Socially Acceptable Subversion: Thoughts on the New Woman

In today’s class, Sabrina and Shubhneet presented on New Women in The Yellow Book. What captured my attention was a common denominator from both presentations. That being, the concept of the New Woman being delivered in a socially acceptable packages.

For example, Ella Darcey presented the New Woman through male desire in “Twickenham.” On the surface level, the female figures in the story represent the ideal Victorian woman because they are domestically obedient and shallow. In writing the main characters in this way, the story is digestable by the general public as it seemingly adheres to social norms. However, Darcey cleverly subverts the Victorian ideal by using male desire as a vehicle to normalize and commodify the New Woman.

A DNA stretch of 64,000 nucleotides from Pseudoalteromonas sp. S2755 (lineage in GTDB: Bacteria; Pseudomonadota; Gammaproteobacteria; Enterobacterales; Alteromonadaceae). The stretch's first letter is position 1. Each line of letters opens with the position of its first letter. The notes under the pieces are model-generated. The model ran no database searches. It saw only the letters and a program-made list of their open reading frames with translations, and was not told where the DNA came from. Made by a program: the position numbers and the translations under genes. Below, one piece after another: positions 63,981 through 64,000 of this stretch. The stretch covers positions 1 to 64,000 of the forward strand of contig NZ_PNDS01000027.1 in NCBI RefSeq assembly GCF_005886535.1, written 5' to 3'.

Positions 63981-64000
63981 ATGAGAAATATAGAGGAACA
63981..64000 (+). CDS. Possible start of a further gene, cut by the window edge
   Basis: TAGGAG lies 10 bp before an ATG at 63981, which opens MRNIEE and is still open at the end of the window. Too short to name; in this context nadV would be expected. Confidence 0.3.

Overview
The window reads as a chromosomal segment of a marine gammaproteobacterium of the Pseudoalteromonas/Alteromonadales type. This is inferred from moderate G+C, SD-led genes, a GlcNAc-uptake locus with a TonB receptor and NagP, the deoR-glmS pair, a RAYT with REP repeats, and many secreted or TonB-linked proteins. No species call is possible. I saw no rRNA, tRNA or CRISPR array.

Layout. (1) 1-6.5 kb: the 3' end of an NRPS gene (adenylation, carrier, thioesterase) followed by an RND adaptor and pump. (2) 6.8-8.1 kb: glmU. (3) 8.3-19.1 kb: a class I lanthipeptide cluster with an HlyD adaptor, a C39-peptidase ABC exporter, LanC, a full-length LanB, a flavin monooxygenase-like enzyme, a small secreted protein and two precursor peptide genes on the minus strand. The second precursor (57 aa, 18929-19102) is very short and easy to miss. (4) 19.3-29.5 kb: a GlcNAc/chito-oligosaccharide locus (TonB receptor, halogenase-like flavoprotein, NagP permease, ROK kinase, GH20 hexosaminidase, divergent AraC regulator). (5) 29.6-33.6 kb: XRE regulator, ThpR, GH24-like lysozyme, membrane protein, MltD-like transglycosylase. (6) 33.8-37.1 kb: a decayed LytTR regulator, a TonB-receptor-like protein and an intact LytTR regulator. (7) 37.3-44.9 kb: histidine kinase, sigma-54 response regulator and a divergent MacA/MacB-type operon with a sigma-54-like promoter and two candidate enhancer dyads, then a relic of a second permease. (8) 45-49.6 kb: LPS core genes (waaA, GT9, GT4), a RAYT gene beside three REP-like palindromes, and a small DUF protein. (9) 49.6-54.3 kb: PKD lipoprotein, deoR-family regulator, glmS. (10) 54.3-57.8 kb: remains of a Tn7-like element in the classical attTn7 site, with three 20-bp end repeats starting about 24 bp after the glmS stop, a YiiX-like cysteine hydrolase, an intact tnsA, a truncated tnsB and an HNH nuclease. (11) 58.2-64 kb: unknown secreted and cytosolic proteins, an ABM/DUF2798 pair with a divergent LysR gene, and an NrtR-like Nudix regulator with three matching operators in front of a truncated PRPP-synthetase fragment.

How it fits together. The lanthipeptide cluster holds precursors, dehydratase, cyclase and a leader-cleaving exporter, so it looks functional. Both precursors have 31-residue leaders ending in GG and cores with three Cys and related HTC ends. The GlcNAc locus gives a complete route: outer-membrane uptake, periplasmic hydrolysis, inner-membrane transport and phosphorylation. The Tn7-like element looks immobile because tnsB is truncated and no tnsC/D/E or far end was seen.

Similarly, Evelyn Sharp’s “The Restless River” features New Woman representation through the socially accepted vehicle of a fairytale. Since her short story is classified as fantastical fiction, the outlandish appearance of women with agency is deemed as such. Therefore, Victorian ideals remain seemingly unthreatened in society. However, as mentioned in class, the fairytale can function as an educational tool for both young children and women.

Darcey and Sharp both used the resources accessible to them as tools for feminist representation, but disguised them in cultural norms. In doing this, they have created a socially acceptable subversion, while those who protest remain none the wiser. Representation for the New Woman is there for anyone who looks beyond the surface level of these texts.

Leave a Reply

Your email address will not be published.